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Everybody has seen what was done in the 50's and decades beyond. I'm wondering if anyone here wants to share a Sporterized military rifle from back when.... ;)

Here's a 19O3A3 made in 1943 by Remington. Don't know the first thing about it other then the barrels been shortened and recrowned. Guessing a Herters front sight installed and a Fajen style stock was fit to it...

 

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Eddystone
This one had a lot of custom work. It even has a beautiful bolt handle. It probably was done in the 50's or 60's.




 

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Custom 1898 Springfield Krag-Jorgenson Carbine Sporter


Barrel slightly recontoured with Redfield sights installed front and rear

This was my first centerfire rifle and is still the one I will usually grab for chasing whitetails or swine. I know nothing about it's history other than my grandad traded a batch of his homemade crab traps for it.

xtm
 

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this ones not mine.. i "borrowed" the pic of the net..however,, theres just something about a blending of old & new that just talks to me..

i might one day just have to see what kind of walnut i have out in the shop and see what i could come up with..
 

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I have just one. It's a Carl Gustov Swedish Mauser {6.5X55 of course} with a Ramline plastic stock {I would prefer wood but I got this stock cheap} topped with a Leupold VX-III 3.5-10X40 scope. Barrel shortened, matte finish and a 3# Bold trigger to get it going. Not near as good looking as the rest in the thread, but, it is what it is
 

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xtm, I hate it when you show that beautiful KRAG!!!! I had the military version, that had the barrel abd the stock shortened. I didn't really care for ifor military arms.....so I let it go. If you don't mind saying......what did it cost you to do all those modifications? I can't believe how beautiful that looks.

That is a very nice '03, Giz. The one that I have my eye on .....is going for $2000+. But, it's been there for years.....and years! Do you think he'd go for $200???? I'll even pay the sales tax!!! :roll: :lol: Bob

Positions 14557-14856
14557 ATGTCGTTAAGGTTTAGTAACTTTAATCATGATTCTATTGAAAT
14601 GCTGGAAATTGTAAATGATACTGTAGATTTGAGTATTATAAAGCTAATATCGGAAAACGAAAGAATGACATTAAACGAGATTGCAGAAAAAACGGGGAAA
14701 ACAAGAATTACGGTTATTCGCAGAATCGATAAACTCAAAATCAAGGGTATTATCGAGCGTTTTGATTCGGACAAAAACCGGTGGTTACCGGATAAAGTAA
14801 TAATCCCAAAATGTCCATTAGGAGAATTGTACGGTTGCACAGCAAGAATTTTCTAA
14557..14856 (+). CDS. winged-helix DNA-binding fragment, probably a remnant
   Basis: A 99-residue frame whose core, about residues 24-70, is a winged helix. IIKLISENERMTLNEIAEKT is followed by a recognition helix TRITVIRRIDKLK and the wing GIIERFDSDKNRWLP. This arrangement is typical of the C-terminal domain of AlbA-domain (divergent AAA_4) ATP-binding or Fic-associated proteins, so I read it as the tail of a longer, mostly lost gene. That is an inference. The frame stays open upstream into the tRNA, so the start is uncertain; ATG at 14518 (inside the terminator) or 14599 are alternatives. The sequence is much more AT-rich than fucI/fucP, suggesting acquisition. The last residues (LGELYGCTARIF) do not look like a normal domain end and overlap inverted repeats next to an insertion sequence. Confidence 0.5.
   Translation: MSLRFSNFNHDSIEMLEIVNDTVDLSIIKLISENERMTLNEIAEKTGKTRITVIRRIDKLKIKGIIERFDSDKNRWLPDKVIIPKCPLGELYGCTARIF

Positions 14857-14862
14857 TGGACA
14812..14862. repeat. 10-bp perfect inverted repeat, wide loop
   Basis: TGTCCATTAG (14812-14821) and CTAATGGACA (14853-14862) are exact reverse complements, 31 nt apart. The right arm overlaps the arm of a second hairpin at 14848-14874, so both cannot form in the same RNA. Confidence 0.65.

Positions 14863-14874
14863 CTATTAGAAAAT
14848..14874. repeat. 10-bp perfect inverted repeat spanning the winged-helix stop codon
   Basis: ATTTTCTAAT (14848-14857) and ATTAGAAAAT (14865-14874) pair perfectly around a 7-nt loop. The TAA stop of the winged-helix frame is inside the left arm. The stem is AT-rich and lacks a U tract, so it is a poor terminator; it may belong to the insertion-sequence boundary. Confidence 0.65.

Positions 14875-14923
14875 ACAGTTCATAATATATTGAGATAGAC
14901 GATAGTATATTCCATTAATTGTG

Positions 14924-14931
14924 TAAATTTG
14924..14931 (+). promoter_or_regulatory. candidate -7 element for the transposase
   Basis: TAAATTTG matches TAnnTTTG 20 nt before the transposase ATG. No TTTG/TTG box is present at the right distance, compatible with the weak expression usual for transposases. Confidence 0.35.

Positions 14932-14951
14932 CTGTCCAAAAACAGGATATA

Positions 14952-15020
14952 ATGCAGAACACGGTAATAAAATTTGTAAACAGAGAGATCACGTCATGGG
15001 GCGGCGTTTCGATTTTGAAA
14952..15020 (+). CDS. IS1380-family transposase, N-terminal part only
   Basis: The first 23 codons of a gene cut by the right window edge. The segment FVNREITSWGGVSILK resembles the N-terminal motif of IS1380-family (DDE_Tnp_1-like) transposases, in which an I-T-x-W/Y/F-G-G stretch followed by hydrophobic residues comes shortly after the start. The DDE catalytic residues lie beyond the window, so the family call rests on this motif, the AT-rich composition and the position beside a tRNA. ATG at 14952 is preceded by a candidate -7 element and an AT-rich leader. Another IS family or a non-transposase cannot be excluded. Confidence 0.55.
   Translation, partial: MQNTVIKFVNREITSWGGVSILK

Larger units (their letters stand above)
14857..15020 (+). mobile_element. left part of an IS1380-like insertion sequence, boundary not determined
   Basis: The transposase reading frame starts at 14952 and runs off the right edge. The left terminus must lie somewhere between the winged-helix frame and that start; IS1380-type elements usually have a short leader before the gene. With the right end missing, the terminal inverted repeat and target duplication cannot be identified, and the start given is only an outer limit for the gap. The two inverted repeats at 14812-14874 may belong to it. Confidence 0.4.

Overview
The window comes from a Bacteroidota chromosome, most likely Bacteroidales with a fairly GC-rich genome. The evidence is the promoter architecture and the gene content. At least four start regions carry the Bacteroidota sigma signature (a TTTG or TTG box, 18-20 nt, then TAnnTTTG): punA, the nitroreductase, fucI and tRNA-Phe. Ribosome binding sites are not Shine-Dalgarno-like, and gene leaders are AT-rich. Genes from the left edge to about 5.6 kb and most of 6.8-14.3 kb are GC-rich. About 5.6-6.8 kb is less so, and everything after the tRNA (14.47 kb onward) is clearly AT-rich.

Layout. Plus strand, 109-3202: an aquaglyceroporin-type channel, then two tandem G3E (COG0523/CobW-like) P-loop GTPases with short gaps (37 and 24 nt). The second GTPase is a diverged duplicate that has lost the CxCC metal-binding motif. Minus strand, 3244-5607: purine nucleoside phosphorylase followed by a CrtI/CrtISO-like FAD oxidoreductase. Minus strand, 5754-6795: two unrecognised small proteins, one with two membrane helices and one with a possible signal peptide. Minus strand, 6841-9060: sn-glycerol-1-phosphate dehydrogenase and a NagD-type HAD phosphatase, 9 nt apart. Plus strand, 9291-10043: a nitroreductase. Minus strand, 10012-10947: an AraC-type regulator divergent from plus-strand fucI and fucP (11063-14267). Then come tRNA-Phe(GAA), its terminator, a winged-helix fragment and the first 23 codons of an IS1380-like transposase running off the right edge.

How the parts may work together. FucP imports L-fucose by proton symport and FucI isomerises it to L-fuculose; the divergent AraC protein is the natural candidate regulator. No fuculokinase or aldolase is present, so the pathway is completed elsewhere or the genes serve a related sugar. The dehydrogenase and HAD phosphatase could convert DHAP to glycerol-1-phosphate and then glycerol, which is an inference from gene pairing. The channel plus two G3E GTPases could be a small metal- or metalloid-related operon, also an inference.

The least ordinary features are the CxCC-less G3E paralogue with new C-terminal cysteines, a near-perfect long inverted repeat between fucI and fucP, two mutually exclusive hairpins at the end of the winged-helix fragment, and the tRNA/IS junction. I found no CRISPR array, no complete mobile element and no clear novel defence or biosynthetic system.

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Azmick, I've got the cousin to your Swede. This one is a Oberndorf made in 1900. Different stock (Butler Creak), different scope, but same great cartridge.

Lousy photos all around.



The next one is an Enfield with a serious identity crisis. 1943 No4 MKI. This gun was imported by Santa Fe Arms company after the war and converted to the No5 MKI "Jungle Carbine" configuration. I call it a clone. My father bought it from a department store when he was a teenager. His Mom had to tell the guy at the counter it was OK to sell it to him. He, unfortunately, removed the handgaurd and cut the forestock back. I sanded and refinished the stock in my early 20's. It sure is one ugly rifle but a real shooter. Since it doesn't have the lightening cuts in the receiver that the original carbine had, it is way strong and doesn't suffer from the wandering zero issue associated with the real carbine. As one would expect, this rifle is now a couple of pounds lighter than the original number 4. She kicks like a mule. :mrgreen:

 
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This tread is getting to be kind of fun. The thing about all these Sporterized rifles that hasn't been mentioned yet....goes back to the 1970's and earlier. I can remember going into stores and being able to by a surplus Mauser, Enfield, or Springfield off the rack for $75 or less depending on condition...these were the chain stores that were everywhere in the country...

How times have changed :(

Anyrate, you could sporterize just about anything on the cheap!
 

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I love to see a nicely-done sporterization! It reminds me of days-gone-by when sportsmen could be satisfied with an inexpensive alternative to a fancy and expensive factory-made rifle. Many of them were put into service in the 1930s, some in the late 1940s as military souvenirs came home, and are still seeing service today! Most of them were not scope-friendly without expensive gunsmithing, so the customizers made-do with receiver sights - which are coming back into vogue.